In the southern Indian state of Kerala, which is identified in the tourist circuit with the phrase ‘God’s Own Country’, there are millions who remember and pray to their God every day. Not for religious reasons, but simply so they may end up with a winning lottery ticket.

You may never have bought a lottery ticket, but it may interest you to know that in November 2018, the Kerala State Lotteries Department celebrates its golden jubilee. Although the recent Kerala floods led to a decision to tone down celebrations, the passion for the lottery is as high as ever.

It was on November 1, 1967, that Kerala state sold its first lottery ticket, becoming the first Indian state to do so. The lottery culture initiated with that first sale is still going strong, and is now an integral part of the daily life of many Keralite citizens.

Today, according to estimates, 95 lakh lottery tickets are sold in the state every day. Another estimate puts the number of individuals who earn their daily living through the lottery system in Kerala at 2.5 lakhs. All things considered, it is a distinction that has a dubious side to it too.

It all began when EMS Nambooripad was chief minister of the state, with PK Kunju his finance minister playing a pivotal role in initiating the lottery system. There was stiff opposition to the move then from opposition ranks, but the government argued for using the lottery as a means for providing employment, and supplementing state finances for the operation of various welfare schemes for the weaker sections of the society.

Firdouz Hameed (32) is Kunju’s grandson. He is a resident of Ernakulam and runs an IT company here. He says, “My grandfather was a visionary, a man full of ideas, and was close to EMS. He initiated the lottery system amid a lot of opposition, but he knew what he was doing. Despite some problems over the years such as duplicate or fake ticket rackets, the system has been a success.”

He adds, “Addiction to the lottery is also an issue, with many daily wage earners compulsively buying as many as 30 tickets a day. On the other hand, many individuals, especially physically handicapped people, are earning their living through the lottery trade.”

Every once in a while, the local press carries news items about individuals who turned millionaires overnight after striking it lucky in the lottery. Such news fuels the continued passion for lottery tickets among the masses.

In July 2016, a young woman named Nabeesa, a rubber tapper from a village in the Thiruvananthapuram district and in dire need of money, won the Kerala State Shree Shakti lottery for a prize money of one crore rupees.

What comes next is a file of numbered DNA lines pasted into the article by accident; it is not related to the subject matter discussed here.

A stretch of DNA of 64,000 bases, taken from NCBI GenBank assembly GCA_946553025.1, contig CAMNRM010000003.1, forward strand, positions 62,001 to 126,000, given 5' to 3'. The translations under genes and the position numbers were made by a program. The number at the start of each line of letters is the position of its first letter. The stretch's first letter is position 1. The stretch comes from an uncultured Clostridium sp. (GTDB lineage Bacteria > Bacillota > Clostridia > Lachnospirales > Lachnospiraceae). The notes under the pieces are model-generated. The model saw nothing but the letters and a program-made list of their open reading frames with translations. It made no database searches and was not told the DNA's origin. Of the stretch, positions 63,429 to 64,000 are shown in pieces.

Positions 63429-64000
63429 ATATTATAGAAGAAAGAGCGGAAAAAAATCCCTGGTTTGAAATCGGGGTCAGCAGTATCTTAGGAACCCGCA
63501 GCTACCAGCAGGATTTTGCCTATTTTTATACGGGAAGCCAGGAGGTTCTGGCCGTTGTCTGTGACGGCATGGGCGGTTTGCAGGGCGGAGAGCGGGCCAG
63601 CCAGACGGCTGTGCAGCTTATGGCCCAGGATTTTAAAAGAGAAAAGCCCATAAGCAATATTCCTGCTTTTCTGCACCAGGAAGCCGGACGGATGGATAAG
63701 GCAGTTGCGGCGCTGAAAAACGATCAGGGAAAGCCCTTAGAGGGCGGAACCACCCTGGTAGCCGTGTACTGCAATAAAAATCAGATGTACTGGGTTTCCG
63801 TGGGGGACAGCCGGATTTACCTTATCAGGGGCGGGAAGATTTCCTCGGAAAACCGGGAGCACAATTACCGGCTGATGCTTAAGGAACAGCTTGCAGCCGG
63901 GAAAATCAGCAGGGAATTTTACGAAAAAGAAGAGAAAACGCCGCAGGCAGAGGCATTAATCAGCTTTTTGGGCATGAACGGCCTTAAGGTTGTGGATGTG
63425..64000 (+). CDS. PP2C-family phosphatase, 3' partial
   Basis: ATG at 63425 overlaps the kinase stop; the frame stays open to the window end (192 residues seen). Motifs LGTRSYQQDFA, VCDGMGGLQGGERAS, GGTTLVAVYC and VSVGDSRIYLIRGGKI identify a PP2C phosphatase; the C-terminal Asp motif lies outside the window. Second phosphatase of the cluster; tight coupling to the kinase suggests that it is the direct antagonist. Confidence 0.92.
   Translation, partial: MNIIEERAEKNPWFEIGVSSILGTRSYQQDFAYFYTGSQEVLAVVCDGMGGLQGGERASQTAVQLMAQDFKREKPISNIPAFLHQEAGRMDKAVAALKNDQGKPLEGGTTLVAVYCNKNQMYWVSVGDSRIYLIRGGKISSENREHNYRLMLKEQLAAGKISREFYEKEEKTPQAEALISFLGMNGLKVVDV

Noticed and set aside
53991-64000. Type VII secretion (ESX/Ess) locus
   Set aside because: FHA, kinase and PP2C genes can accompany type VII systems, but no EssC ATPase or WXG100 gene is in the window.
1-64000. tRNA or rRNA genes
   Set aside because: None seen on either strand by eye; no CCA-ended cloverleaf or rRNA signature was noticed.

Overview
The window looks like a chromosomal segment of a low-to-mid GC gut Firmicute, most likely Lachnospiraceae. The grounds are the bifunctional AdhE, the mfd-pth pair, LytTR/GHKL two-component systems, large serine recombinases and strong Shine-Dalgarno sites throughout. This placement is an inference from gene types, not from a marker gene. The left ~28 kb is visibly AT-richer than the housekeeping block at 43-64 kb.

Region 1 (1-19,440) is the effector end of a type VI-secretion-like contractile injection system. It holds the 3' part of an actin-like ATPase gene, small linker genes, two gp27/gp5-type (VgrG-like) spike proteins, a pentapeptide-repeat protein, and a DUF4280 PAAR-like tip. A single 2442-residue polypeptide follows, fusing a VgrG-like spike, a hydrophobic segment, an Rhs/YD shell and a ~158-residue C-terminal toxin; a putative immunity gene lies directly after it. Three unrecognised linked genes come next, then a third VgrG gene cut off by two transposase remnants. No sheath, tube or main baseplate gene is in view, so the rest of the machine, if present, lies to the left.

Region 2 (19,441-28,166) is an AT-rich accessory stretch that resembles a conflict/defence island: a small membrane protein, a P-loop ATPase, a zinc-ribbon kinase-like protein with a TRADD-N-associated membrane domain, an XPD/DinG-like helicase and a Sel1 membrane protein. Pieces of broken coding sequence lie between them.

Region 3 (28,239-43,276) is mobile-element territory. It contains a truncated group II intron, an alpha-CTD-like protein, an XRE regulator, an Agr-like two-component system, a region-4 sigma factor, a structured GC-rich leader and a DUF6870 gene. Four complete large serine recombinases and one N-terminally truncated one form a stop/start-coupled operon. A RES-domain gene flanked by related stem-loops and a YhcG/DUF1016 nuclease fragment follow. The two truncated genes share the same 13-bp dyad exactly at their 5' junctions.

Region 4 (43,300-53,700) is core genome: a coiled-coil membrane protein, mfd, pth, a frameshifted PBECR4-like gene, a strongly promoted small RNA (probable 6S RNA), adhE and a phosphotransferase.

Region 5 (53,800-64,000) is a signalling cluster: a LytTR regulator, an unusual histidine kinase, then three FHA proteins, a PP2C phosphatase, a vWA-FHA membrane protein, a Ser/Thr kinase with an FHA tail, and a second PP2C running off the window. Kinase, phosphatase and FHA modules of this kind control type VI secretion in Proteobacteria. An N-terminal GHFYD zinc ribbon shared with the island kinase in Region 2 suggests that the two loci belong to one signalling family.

No wonder then that a visitor to the state today will find lottery tickets being sold all over the state, in makeshift roadside stalls, in permanent shops in markets and in regular neighbourhood grocery shops too. They are everywhere. Lottery ticket counters are often the first business outlets to open in the morning. In fact, you can get your lottery ticket right at your doorstep as many people sell them door to door. These tickets come in varied formats, with daily lotteries, weekly lotteries and some bumper lotteries issued during the festive season.

The fact is, in the last 50 years this lottery culture has set deep in the culture of the Kerala society. A proof is individuals such as TM Yakove, a retired government official, who has a rich collection of lottery tickets starting from the very first edition. This ticket’s design was based on the Travancore Anchal stamp and was priced at one rupee, carrying a prize of 50,000. Yakove has never won the lottery but his passion for the game knows no bounds.

There are now lottery tickets such as Stree Shakti and Karunya, which the government propagates as generating funds for welfare measures. Karunya Lottery was launched in 2011, with the aim of generating funds for the medical treatment of the underprivileged, and so far it has reportedly garnered 1,200 crore rupees.

The government keeps 20 percent of the revenue generated from lottery ticket sales, with the rest going as prize money and as commissions to selling agents.

But lottery addiction, especially among the poor, is a real problem. Tickets are usually bought by the poor working class people, though many middle and upper middle class people also participate.

“There are many who are addicted to it. They compulsively spend a part of their daily wage earnings on buying a ticket every single day. Unlike alcoholism, which largely affects the men, lottery addiction affects women as well, with many indulging in the compulsive buying of lottery tickets,” says Shameera Ashroff, a resident of Kannur. The hope that someday they too will strike gold through these pieces of paper never diminishes in them.

What gives this lottery culture its legitimacy is the tag of social good attached to it. But the culture has had a parallel negative side running all along the last 50 years. Every now and then problems such as fake lottery tickets, or the appropriation of the top prizes by relatives of the lottery stockists, or money laundering by the lottery mafia keep coming up. Even today, as the state celebrates the golden jubilee of its lottery system, there are loud voices demanding a complete ban on it.